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The long hard road of reconciliation: prefiguring cultures of peace through the transformation of representations of former combatants and identities of urban youth in Colombia

Fonseca Duran, Laura and Jovchelovitch, Sandra ORCID: 0000-0002-0073-2792 (2023) The long hard road of reconciliation: prefiguring cultures of peace through the transformation of representations of former combatants and identities of urban youth in Colombia. European Journal of Social Psychology. ISSN 0046-2772

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Identification Number: 10.1002/ejsp.2967

Abstract

The Colombian peace accords of 2016 involved a formal commitment to peace between the Revolutionary Armed Forces of Colombia-People's Army (FARC-EP in Spanish) and the national government. Despite this advance, societal reconciliation and sustainable peace remain key challenges. Through a longitudinal qualitative design, we investigate the encounter between former guerrilla members and urban university students in a community-based educational space in rural Colombia. Drawing on a social representational approach, we focus on youth's representations of self (students), the remote other (former guerrilla members) and peace and reconciliation as they are produced before, during and after the encounter. Participants were 24 students enrolled in a service-learning course at an urban university in Bogotá. Data collection included written narratives, audio-visual material, focus groups and interviews. Thematic analyses show that as urban youth meet, spend time, and share space and common activities with the former combatants, both representations and identities are transformed. These transformations in self–other understandings unsettle hegemonic narratives supporting an ethos of conflict and introduce alternative representations that prefigure the consolidation of peace-supporting counternarratives. Our results highlight both the resilience of hegemonic narratives and the long-term effects of small-scale educational knowledge encounters for producing agents of peace, recognising the other and prefiguring social change. Reconciliation as process must be thus understood as the uneven development of meaningful self–other interactions that recasts the social fabric as interdependent and builds shared intentionality for achieving sustainable peace.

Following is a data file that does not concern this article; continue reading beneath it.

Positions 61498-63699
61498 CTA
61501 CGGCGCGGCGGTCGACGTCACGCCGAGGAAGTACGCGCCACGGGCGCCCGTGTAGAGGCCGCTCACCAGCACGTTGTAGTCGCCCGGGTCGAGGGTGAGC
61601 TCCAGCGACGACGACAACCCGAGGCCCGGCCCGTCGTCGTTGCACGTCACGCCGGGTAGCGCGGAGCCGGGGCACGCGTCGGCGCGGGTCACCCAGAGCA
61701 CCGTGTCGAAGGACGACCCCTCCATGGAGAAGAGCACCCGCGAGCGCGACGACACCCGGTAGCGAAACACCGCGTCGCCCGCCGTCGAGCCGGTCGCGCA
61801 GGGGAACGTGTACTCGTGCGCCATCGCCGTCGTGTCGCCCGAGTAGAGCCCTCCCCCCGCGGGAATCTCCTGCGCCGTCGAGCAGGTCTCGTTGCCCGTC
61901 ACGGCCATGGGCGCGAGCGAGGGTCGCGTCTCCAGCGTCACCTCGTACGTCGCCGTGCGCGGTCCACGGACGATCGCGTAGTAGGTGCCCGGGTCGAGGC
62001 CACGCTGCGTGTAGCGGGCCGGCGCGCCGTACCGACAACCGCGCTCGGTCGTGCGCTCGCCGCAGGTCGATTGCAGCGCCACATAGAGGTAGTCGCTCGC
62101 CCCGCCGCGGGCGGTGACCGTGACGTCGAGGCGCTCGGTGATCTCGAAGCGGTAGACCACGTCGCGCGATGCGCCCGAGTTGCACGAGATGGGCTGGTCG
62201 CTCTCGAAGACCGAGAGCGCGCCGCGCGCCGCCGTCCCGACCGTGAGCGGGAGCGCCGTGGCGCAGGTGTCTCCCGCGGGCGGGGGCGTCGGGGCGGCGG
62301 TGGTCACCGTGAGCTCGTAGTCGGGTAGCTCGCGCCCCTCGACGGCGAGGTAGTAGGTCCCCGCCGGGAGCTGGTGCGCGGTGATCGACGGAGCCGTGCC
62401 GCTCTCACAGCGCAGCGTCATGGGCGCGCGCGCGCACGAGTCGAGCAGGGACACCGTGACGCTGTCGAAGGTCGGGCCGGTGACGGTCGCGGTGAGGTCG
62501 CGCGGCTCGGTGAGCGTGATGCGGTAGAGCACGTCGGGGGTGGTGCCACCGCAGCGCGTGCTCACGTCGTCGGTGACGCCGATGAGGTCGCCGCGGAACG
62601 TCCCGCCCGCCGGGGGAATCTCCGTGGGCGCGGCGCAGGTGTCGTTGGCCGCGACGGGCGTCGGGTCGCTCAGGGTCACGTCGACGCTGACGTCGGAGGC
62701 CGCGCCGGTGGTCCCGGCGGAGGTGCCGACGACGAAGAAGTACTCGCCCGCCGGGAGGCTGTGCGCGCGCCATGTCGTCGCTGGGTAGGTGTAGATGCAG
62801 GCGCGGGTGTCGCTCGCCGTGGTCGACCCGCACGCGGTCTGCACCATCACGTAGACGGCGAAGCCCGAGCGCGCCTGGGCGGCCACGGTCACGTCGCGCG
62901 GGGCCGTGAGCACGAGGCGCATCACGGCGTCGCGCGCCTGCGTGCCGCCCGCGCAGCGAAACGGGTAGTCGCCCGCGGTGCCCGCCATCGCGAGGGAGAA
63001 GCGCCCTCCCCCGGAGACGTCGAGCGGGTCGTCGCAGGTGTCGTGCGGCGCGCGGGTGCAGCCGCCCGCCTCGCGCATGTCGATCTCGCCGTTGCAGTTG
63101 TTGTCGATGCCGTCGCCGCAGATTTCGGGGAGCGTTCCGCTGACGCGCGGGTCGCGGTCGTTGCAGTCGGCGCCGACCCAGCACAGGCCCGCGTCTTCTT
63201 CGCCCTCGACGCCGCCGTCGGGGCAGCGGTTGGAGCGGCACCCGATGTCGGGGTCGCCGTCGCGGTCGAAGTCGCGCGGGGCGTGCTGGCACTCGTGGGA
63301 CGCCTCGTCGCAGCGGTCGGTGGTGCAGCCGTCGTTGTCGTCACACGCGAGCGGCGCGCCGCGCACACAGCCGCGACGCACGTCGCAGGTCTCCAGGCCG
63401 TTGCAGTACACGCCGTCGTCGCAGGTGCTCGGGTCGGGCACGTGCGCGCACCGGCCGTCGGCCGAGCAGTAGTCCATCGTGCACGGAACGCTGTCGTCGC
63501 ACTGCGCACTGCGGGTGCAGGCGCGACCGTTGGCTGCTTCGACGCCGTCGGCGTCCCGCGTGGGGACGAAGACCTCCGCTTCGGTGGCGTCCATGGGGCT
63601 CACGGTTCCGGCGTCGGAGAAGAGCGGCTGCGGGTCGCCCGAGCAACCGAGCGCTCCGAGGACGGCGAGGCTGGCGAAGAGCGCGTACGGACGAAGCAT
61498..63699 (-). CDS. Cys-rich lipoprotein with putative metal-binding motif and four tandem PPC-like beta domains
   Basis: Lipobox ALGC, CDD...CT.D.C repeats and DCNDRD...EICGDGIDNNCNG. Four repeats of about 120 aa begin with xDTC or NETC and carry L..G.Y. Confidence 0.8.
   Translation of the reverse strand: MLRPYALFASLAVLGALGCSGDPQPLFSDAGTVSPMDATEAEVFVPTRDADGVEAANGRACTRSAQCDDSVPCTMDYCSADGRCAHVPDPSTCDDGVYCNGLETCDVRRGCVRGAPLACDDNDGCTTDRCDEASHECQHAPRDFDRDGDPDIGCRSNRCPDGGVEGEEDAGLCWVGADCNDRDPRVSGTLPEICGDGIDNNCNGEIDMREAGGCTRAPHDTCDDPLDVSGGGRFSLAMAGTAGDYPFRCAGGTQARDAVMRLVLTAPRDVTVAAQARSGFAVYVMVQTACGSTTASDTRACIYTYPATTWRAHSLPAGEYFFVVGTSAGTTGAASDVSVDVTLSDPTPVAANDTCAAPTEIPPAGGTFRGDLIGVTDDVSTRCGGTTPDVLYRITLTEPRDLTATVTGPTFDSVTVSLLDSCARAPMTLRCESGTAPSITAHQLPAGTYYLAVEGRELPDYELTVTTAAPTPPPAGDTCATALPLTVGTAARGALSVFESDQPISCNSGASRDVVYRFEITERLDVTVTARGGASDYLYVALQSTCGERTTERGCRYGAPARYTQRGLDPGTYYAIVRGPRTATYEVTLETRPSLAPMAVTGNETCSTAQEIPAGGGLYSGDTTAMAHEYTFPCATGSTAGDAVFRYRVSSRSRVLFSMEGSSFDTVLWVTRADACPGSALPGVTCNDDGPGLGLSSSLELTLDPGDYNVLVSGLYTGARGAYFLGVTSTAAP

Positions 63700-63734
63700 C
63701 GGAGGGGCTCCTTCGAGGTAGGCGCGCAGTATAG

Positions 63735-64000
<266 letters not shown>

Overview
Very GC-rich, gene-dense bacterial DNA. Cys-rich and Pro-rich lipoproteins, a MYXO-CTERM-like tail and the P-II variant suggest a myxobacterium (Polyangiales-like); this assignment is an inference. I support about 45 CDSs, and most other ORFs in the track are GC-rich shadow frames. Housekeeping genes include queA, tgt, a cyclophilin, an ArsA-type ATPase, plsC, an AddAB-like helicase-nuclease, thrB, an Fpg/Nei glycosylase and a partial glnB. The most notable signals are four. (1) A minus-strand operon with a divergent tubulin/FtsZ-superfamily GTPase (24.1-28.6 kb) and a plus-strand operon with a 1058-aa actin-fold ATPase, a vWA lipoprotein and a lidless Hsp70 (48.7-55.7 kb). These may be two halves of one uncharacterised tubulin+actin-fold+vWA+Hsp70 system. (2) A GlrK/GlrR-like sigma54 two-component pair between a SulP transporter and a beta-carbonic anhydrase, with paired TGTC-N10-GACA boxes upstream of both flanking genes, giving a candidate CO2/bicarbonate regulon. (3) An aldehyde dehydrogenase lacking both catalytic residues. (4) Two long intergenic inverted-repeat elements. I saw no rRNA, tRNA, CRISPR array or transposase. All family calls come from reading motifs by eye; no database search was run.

Item Type: Article
Additional Information: © 2023 The Authors
Divisions: Psychological and Behavioural Science
Subjects: B Philosophy. Psychology. Religion > BF Psychology
H Social Sciences > HN Social history and conditions. Social problems. Social reform
H Social Sciences > HQ The family. Marriage. Woman
Date Deposited: 19 May 2023 23:18
Last Modified: 23 Feb 2024 21:51
URI: http://eprints.lse.ac.uk/id/eprint/119224

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